Posted November. 11, 2010 10:56,
The Group of 20 summit in Seoul is expected to see smooth progress except for pending issues such as the dispute over foreign exchange rates. The agreement on a global financial safety net and development were almost reached at the meetings of G-20 vice finance ministers and the Sherpa that continued through Wednesday. Work is also underway on the wording of the main summits declaration.
On the most contentious issue of foreign exchange rates, G-20 leaders concurred to flesh out the agreement reached last month at the G-20 finance ministers meeting in Gyeongju, North Gyeongsang Province. Leading exporting countries such as China and Germany, however, strongly oppose setting a guideline on current account imbalances. If trade surpluses are restricted to under 4 percent of GDP, these countries must significantly cut exports. In addition, China, Germany and Brazil criticize the U.S. plan to inject 600 billion U.S. dollars into the U.S. economy to weaken the greenback. If the currency dispute is not resolved at the Seoul summit, protectionist barriers will spring up around the world and throw the global economic recovery off course. German Chancellor Angela Merkel also warned of protectionism by calling it the biggest risk.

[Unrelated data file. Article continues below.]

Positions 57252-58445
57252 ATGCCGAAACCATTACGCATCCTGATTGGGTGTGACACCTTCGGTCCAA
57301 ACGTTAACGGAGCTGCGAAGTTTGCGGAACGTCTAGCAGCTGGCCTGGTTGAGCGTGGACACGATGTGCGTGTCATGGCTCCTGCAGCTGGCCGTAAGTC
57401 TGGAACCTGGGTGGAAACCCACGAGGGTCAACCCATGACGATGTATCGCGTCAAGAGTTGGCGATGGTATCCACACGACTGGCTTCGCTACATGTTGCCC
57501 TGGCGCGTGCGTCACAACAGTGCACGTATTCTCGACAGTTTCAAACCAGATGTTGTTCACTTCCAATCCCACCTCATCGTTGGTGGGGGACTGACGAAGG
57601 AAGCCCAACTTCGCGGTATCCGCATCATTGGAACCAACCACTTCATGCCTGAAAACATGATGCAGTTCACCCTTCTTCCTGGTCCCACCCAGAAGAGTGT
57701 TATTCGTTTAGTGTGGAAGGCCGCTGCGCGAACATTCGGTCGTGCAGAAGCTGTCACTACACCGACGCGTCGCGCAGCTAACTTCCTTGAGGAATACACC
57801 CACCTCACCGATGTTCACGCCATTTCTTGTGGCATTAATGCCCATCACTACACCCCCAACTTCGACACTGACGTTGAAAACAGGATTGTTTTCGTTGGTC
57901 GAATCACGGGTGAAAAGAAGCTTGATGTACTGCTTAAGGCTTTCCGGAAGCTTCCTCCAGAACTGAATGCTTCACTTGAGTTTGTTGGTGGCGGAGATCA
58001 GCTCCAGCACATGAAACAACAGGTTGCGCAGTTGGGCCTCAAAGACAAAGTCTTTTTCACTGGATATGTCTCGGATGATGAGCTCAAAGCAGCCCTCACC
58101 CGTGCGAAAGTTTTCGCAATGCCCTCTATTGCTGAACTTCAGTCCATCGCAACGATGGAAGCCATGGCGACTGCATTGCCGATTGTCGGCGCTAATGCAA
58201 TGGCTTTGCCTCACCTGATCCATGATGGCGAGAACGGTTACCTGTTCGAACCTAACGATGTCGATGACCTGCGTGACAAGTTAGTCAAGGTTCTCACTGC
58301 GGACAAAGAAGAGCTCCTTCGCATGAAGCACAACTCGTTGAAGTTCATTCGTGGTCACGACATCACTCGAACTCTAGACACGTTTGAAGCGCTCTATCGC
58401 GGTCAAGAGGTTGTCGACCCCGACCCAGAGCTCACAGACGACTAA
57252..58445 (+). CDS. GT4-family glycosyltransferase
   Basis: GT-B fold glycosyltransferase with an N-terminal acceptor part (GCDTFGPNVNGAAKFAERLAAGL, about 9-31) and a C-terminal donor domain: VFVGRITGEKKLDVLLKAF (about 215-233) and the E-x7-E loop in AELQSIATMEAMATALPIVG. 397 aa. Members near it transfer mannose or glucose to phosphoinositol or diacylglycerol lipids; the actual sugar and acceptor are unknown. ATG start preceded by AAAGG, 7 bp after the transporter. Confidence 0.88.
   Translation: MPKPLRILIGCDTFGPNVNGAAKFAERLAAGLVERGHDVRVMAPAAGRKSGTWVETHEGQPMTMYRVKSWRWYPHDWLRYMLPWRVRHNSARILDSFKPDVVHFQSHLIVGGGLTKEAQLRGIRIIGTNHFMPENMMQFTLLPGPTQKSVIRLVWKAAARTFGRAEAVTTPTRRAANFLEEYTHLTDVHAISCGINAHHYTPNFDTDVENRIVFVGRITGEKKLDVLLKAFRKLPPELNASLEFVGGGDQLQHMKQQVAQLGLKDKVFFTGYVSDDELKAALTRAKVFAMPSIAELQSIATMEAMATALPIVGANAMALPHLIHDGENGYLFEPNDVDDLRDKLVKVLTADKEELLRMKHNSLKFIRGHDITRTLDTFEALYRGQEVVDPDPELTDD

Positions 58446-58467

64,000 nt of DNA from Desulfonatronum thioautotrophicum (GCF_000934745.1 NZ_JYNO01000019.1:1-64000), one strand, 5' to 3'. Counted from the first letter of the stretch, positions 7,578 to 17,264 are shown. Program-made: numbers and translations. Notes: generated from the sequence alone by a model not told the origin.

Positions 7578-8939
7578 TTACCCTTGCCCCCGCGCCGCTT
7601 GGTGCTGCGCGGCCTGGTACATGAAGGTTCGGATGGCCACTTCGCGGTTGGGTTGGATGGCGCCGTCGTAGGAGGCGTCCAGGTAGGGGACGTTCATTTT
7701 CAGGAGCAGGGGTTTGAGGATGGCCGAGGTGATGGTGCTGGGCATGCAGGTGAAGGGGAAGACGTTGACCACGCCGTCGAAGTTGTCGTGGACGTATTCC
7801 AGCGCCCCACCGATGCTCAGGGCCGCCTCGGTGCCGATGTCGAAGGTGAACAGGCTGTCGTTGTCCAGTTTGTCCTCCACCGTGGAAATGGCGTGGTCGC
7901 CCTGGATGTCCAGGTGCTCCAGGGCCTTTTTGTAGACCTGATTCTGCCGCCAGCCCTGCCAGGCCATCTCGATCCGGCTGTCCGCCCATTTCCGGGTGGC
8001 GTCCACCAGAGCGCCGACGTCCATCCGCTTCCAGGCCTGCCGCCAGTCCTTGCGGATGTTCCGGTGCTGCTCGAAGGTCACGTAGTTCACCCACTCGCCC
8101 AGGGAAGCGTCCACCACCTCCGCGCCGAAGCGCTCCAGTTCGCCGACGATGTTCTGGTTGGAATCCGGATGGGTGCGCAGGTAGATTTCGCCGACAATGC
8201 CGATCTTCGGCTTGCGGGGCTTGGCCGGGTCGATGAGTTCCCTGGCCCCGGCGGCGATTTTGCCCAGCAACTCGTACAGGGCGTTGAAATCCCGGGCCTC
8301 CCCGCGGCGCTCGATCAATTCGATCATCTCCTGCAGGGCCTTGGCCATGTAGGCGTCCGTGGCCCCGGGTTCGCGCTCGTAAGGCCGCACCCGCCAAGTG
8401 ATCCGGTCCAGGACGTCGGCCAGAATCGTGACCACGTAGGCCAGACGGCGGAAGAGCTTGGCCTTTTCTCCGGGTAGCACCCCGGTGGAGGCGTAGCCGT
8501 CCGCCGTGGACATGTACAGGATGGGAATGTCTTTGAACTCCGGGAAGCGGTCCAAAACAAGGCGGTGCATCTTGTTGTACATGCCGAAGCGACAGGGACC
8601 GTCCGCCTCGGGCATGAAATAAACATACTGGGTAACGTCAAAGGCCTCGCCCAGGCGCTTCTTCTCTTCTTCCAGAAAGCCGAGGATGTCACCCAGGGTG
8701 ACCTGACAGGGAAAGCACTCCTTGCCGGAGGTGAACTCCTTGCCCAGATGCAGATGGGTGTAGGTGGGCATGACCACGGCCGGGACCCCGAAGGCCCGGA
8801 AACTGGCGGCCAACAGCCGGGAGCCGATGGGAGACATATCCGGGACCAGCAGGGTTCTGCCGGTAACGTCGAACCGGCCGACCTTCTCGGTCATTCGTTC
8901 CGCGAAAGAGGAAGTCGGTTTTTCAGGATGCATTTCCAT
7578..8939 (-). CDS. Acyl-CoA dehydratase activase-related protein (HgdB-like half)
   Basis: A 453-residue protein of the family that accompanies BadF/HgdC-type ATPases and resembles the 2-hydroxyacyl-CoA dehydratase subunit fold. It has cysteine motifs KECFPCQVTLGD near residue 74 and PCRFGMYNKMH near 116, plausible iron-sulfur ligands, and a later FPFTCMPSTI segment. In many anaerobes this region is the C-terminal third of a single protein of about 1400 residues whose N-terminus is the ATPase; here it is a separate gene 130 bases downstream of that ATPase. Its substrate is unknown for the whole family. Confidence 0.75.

Considering the atmosphere of the G-20 vice finance ministers meeting, chances are high that an early warning system against excessive trade imbalances will be adopted as proposed by the U.S. and that the leaders will agree to set a guideline on this before the G-20 summit in Paris next year. The currency dispute should be resolved through compromise and negotiations.
G-20 leaders must also identify roles that each country and group must play in tackling global imbalances. Experts in each country say the U.S. should strive to increase exports and China to boost domestic consumption to resolve the trade imbalances. Trust and concession are necessary for the G-20 to establish a new economic order after the global economic crisis. As the leader of the summit`s chair country, President Lee Myung-bak needs to exercise his leadership to elicit concessions at bilateral summits with world leaders.
The G-20 has a host of tasks such as setting up a global financial safety net, reforming the International Monetary Fund, promoting development, and drawing up and supervising implementation of action plans for sustainable and balanced global growth. To effectively perform these tasks, the premier forum for global economic cooperation should be made a permanent organization with a secretariat.